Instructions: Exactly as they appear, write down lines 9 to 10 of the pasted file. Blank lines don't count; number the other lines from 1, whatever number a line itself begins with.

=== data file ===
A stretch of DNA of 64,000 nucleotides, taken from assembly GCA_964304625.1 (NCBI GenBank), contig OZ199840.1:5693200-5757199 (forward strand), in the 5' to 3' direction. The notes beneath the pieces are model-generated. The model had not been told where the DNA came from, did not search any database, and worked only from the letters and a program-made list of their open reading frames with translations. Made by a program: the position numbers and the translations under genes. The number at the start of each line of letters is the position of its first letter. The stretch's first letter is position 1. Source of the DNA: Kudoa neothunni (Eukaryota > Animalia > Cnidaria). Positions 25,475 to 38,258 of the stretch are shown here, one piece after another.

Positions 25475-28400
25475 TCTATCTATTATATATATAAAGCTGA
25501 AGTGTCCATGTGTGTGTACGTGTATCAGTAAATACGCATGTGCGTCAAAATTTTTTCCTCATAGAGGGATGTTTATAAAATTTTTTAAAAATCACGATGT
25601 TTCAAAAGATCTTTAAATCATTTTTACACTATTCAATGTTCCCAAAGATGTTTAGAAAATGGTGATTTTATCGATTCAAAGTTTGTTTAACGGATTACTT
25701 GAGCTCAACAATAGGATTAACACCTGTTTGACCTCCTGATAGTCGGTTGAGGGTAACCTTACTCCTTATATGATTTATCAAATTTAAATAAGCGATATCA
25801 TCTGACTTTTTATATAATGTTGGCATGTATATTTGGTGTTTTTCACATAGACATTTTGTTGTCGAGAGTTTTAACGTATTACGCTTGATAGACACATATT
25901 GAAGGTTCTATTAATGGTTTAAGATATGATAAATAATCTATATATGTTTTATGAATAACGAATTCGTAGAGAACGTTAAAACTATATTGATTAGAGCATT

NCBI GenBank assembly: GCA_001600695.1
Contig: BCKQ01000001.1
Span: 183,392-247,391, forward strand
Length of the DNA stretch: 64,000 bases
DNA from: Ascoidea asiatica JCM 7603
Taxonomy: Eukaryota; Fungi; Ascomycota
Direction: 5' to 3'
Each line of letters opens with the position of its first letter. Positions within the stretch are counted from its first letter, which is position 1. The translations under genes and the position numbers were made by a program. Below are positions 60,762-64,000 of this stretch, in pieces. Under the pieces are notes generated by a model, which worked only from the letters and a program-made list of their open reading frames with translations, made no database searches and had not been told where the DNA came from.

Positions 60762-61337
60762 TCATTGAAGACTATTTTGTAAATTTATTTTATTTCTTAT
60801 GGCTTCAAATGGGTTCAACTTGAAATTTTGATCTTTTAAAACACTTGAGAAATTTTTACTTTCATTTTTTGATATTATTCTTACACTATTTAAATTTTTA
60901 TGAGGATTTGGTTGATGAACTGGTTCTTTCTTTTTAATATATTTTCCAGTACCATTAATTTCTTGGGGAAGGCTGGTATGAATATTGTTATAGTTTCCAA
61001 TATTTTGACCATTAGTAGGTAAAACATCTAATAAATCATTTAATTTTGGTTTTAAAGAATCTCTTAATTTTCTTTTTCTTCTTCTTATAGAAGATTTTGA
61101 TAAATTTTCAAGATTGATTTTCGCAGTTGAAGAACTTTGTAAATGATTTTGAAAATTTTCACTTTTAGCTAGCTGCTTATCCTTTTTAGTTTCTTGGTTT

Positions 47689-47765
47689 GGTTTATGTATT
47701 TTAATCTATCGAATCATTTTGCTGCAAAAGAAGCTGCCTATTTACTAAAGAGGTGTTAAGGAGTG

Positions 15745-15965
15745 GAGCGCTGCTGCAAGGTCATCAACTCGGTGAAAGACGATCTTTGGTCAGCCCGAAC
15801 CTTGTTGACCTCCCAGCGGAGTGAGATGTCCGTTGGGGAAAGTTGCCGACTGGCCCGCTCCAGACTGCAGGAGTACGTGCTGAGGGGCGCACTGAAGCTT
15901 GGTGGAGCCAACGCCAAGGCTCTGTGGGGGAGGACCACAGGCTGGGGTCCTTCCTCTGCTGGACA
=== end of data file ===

NCBI GenBank assembly: GCA_001600695.1
Contig: BCKQ01000001.1